European Union: an optimistic and strong Polish presidency

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Poland took the presidency of the European Union for six months on July 1st, 2011. The country is working in a trio with her two successors, Denmark and Cyprus, and a common working plan has been established by this troïka[1]. Assuming the EU presidency for the first time since its accession in 2004, Poland is today one of the six economic leaders of the EU, and has resisted the current financial crisis better than most other countries. Long prepared and associated with an important communication operation, this presidency wants to be euro-optimistic, strong and ambitious, in the wake of a Hungarian presidency that obtained mixed results, and has been debilitated by heated debates about its interior policy (revision of the Constitution and restrictions on press freedom).
The priorities for the next six months are to foster economic growth in Europe and to save the euro-zone, even though Poland is not a member. As debates on the long term budget of the EU are starting, Poland ambitions to bring “solidarity” to her EU presidency, as suggested by the logo it chose in reference to the Solidarnosc movement[2]. One of the main issues of the “cohesion policy” is financial solidarity, and maintaining the cohesion and structural funds of which Poland is one of the main recipients.
Another major objective for the Poles is to pursue the enlargement process, in particular to finalise the membership treaty of Croatia, that could be ratified before the end of the year. Warsaw will also promote the entry of Serbia, Montenegro, Macedonia and Iceland, and will seek to move forward in the ongoing negotiation chapters with Turkey.
On Justice and Internal Affairs[3], the initial objective of the presidency is to implement effectively the Stockholm programme. Thus, activities will be engaged to protect EU citizens and facilitate their access to Justice. Started in July 2010, negotiations prior to adhesion of the EU to the European Convention on Human Rights should resume.
Another priority of the presidency is the defense of the freedom of movement for people and goods, together with the improvement of the management of the Schengen zone, which should be a real challenge given the current tensions (recent re-establishment of frontiers between France and Italy, and Denmark and Germany).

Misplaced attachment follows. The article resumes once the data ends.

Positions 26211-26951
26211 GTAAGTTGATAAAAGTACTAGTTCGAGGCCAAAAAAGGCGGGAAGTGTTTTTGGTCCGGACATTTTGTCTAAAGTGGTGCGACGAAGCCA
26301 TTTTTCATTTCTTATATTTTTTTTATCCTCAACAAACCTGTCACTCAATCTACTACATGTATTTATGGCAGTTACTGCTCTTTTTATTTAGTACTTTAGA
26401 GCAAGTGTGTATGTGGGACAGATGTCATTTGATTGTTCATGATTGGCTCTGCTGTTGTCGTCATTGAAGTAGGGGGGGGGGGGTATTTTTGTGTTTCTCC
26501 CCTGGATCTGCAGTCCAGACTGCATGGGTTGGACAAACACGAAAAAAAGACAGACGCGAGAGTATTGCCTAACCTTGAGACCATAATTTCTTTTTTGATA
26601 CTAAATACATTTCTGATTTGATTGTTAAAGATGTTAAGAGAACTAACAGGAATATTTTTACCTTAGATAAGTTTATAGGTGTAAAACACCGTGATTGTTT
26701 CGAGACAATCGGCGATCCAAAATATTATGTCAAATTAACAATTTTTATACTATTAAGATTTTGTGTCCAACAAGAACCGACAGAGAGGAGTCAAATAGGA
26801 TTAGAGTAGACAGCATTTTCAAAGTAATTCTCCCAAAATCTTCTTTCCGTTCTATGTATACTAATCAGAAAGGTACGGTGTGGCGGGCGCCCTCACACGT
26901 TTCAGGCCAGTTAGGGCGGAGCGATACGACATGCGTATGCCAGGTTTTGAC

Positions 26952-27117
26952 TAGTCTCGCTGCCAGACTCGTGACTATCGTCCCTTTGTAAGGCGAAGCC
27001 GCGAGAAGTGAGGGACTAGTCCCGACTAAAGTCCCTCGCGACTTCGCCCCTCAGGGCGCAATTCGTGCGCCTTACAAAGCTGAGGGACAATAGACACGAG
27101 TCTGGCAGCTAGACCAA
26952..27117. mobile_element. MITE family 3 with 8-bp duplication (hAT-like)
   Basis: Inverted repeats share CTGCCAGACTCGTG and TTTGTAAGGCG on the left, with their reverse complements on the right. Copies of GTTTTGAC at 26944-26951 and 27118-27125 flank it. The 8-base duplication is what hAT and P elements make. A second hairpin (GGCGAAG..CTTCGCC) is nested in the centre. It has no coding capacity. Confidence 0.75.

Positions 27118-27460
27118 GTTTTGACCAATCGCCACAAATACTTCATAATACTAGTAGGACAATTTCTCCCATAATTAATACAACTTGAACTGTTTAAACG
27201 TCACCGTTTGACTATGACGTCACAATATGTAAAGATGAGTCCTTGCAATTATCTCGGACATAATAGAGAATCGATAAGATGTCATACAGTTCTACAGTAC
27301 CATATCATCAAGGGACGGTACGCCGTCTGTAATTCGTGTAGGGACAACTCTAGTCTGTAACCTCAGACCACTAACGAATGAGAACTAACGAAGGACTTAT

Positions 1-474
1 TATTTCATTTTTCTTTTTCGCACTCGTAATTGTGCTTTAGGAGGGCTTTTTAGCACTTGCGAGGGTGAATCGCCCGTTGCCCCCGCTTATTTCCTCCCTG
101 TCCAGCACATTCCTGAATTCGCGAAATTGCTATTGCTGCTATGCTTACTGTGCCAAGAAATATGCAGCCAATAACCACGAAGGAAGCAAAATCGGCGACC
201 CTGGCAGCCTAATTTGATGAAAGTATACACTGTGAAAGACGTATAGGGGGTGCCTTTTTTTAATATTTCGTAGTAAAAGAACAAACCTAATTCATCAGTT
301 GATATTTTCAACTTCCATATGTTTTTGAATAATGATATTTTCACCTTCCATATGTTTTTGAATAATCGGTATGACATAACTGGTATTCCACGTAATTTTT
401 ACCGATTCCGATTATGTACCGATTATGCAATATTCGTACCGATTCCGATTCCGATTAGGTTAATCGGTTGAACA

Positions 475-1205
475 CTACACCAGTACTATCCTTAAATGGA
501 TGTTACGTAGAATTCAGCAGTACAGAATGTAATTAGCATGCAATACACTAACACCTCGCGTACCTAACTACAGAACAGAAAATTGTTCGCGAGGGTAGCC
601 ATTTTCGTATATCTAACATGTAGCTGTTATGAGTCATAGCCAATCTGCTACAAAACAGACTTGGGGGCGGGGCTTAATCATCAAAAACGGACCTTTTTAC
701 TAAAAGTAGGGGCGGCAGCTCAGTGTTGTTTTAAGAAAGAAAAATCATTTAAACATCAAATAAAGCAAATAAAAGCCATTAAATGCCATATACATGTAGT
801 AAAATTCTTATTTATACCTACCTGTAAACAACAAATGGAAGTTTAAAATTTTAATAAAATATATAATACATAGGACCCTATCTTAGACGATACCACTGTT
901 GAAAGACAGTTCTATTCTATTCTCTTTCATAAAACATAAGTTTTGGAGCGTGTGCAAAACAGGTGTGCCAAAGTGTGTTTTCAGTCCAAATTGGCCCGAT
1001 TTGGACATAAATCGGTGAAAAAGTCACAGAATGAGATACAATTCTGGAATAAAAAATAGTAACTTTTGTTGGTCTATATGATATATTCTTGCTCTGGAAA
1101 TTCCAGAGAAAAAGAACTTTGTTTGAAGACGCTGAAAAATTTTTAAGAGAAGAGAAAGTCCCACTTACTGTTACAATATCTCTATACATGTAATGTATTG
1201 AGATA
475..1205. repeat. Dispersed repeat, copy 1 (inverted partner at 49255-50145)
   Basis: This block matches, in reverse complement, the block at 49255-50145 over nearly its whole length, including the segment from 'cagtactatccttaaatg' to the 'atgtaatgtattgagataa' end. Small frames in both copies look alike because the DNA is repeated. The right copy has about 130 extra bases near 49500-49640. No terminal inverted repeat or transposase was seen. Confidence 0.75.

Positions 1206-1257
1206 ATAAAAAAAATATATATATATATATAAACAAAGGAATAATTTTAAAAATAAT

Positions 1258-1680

Development of new tools in the Asylum and Migration policy is also a priority area, especially considering the crisis situations generated by the sudden massive inflow of migrants from Southern Mediterranean countries. The presidency aims at developing effective measures against illegal immigration, and a “sustainable” voluntary return policy that will respect fundamental rights. Improving mechanisms in the fight against organised crime and especially drug-related crimes is also a top priority of the Polish presidency.
Finally, regarding crime prevention, a notion that has yet to be included in general programmes related to Internal Affairs and Justice (although prevention is mentioned in matters of civil protection and radicalisation), it is to be noted that the European Crime Prevention Network (EUCPN) will be chaired by Juliusz Galkowski, Chancellor (high civil servant) in charge of the anticorruption unit of the Polish Ministry of Interior. The EUCPN annual Best Practice Conference will be held in Warsaw in December 2011. The European Crime Prevention Award will be given[4] during this event.

[3] See : Programme of the Polish presidency of the Council of the European Union